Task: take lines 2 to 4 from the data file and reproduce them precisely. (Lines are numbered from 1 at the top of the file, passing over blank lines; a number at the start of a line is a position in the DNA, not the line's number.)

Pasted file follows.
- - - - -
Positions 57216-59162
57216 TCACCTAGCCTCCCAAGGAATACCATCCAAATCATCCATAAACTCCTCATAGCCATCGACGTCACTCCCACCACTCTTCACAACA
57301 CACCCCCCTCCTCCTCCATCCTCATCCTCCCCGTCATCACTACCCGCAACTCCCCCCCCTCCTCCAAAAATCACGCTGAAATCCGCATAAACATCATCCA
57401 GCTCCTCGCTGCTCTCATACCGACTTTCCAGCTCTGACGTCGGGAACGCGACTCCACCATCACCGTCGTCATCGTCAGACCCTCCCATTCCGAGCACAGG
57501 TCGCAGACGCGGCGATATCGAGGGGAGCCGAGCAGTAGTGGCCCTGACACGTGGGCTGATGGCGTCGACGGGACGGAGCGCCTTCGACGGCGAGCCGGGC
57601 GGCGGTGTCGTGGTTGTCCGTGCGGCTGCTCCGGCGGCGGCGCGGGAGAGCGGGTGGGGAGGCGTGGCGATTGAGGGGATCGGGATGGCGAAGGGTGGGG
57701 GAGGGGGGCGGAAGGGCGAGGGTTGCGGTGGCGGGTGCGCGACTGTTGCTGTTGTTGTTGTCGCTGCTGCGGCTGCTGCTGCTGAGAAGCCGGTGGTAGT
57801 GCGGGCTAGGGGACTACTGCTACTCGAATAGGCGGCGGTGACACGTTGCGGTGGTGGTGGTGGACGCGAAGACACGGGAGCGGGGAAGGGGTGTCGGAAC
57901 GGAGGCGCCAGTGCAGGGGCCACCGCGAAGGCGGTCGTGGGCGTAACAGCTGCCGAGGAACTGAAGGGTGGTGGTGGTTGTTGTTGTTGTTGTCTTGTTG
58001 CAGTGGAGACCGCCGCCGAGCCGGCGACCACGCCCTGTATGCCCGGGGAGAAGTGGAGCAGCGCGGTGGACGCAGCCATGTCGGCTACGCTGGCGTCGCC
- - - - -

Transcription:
57216 TCACCTAGCCTCCCAAGGAATACCATCCAAATCATCCATAAACTCCTCATAGCCATCGACGTCACTCCCACCACTCTTCACAACA
57301 CACCCCCCTCCTCCTCCATCCTCATCCTCCCCGTCATCACTACCCGCAACTCCCCCCCCTCCTCCAAAAATCACGCTGAAATCCGCATAAACATCATCCA
57401 GCTCCTCGCTGCTCTCATACCGACTTTCCAGCTCTGACGTCGGGAACGCGACTCCACCATCACCGTCGTCATCGTCAGACCCTCCCATTCCGAGCACAGG